"Many of you may be aware that Andrew Bayer and Cloudbees (where Kohsuke Kawaguchi now works) have confirmed their intent to fork Hudson into a new community. We want the Hudson community to know that we have a dedicated team that includes people from Oracle, as well as some of our partners and current Hudson community members who will continue to build and grow the Hudson project and community. Your current installations will continue to run fine, and you won't need to change any code. You can still come to http://www.hudson-ci.org/ for all things Hudson," Prakash wrote.
Oracle must have known which way the vote was going to go, since the timing of the new Hudson site design falls squarely around the time of the vote. A new web site, they seem to be thinking, will gloss over the fact that a vital chunk of the Hudson community has just left the Hudson project.
What is frustrating during this entire incident was Oracle's consistent stance that this was always going to be a fork if the community did not side with them. This is counter to every public statement made by Bayer, Kawaguchi, and CloudBees, who were insistent that Oracle was always welcome to join the Jenkins community or relinquish the Hudson trademark. Either way, the community wasn't trying to exclude Oracle--they just wanted to have more say in Hudson's infrastructure. This was something Oracle was not willing to do.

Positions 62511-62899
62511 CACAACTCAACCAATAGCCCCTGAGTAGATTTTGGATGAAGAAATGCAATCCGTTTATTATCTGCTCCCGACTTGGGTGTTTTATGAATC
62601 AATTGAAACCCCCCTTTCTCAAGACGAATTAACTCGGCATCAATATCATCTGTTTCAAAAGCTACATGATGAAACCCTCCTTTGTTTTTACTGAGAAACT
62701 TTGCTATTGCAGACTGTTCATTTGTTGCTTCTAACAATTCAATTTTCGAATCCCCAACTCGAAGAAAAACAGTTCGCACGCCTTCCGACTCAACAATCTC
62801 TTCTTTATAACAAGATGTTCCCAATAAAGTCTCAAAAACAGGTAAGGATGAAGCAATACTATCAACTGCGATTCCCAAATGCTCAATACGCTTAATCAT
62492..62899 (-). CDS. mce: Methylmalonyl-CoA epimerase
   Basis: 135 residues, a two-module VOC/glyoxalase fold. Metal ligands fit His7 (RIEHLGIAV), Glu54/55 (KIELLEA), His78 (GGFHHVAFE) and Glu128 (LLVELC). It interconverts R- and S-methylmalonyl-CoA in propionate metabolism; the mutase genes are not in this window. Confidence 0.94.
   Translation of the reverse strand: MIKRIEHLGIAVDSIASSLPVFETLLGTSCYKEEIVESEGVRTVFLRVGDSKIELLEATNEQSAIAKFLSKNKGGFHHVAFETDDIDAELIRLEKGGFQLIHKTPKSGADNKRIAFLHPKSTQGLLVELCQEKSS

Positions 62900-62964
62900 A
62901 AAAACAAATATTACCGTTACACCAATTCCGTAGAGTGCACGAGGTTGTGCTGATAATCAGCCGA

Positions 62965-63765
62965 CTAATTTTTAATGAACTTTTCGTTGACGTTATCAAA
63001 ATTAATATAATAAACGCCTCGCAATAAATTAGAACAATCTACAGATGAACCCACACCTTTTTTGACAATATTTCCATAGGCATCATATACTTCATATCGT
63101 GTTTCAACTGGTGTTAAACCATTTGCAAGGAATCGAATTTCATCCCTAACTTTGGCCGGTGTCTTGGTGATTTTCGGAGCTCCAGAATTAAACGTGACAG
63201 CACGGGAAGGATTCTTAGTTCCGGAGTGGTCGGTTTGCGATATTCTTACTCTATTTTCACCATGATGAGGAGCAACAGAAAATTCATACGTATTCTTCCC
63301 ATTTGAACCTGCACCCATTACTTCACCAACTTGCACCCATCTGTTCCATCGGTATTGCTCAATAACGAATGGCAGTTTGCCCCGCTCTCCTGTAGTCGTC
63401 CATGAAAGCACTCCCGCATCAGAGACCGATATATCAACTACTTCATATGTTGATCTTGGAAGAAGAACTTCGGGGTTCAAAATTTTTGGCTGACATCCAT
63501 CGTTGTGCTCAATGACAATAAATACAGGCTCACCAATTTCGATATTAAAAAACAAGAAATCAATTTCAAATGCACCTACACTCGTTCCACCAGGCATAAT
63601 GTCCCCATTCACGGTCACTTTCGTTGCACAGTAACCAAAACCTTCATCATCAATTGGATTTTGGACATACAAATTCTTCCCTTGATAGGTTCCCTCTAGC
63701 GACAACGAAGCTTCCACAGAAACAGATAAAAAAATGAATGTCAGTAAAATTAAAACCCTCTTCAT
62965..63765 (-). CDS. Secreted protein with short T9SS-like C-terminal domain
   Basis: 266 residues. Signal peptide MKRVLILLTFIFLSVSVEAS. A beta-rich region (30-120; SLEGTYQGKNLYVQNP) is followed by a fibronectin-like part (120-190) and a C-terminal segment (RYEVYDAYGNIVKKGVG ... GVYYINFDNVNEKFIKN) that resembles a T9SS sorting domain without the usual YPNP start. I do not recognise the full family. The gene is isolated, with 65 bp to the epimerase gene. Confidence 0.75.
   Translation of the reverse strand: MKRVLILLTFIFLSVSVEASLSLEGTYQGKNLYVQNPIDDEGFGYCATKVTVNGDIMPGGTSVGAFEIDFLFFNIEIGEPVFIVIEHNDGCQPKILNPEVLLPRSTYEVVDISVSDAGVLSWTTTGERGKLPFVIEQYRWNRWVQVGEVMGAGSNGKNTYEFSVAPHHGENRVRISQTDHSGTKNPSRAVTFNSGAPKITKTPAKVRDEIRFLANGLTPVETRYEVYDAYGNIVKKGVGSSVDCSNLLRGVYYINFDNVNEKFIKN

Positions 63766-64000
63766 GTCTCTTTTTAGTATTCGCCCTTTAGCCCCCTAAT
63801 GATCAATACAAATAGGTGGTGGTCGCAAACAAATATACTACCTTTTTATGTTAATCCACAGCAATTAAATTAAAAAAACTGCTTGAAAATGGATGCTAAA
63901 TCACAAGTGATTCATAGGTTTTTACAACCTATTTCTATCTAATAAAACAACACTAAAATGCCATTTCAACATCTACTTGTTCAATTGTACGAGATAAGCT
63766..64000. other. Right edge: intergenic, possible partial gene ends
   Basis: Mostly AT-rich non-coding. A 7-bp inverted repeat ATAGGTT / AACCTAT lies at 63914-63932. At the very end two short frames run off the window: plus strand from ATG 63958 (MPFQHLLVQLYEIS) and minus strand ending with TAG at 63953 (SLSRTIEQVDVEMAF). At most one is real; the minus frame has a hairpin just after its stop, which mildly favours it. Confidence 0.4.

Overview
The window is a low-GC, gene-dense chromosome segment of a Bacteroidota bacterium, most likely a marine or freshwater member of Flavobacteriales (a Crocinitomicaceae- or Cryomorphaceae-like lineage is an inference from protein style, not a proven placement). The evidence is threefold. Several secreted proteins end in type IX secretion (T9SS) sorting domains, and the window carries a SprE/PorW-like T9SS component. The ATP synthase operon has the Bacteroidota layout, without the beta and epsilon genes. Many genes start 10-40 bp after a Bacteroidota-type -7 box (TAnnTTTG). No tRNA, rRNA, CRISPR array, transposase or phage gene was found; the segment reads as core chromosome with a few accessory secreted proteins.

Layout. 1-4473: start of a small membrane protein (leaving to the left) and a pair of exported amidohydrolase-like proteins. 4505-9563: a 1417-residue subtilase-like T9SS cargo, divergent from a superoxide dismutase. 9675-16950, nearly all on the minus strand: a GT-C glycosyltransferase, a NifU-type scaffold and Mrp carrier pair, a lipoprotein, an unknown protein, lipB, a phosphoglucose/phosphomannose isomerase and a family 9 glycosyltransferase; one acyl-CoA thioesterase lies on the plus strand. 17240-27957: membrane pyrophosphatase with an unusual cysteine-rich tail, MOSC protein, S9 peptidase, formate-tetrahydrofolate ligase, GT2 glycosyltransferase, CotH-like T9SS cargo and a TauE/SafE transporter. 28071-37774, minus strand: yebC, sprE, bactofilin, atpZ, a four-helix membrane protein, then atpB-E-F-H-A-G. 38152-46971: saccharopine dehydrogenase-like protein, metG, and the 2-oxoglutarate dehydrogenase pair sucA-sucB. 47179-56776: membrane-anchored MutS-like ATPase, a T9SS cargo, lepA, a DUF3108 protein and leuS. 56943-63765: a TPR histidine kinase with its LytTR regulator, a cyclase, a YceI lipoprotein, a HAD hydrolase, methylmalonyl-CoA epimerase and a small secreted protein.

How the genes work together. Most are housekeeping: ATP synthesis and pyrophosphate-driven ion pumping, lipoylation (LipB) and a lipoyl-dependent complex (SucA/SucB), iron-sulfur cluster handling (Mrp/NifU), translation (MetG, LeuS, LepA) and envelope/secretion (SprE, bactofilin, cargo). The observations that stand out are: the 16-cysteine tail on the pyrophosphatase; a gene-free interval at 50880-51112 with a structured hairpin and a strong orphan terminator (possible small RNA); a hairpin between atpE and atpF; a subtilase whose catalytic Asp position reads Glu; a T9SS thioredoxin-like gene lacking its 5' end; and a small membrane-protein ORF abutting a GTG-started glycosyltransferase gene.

That Oracle doesn't seem to take such a community stance seriously was communicated in a post-vote message to the Hudson developer mailing list from Oracle Product Manager Susan Duncan:
"All, Now that the fork has happened, we can start to put this saga behind us and get back to work," Duncan began the message.
The characterization of a community of developers trying to exercise some control over the infrastructure of their project as a "saga" seems to belittle the whole issue into the same category as middle-school politics.
Between their messaging and the new web site, it's clear that Oracle wants to gloss this over as much as possible for their customers and get on with Hudson development. But if I were a customer using an Oracle open source project, I would look at the history of OpenOffice.org, Hudson, and now maybe JUnit and ask myself: is Oracle really an effective leader of any open source community?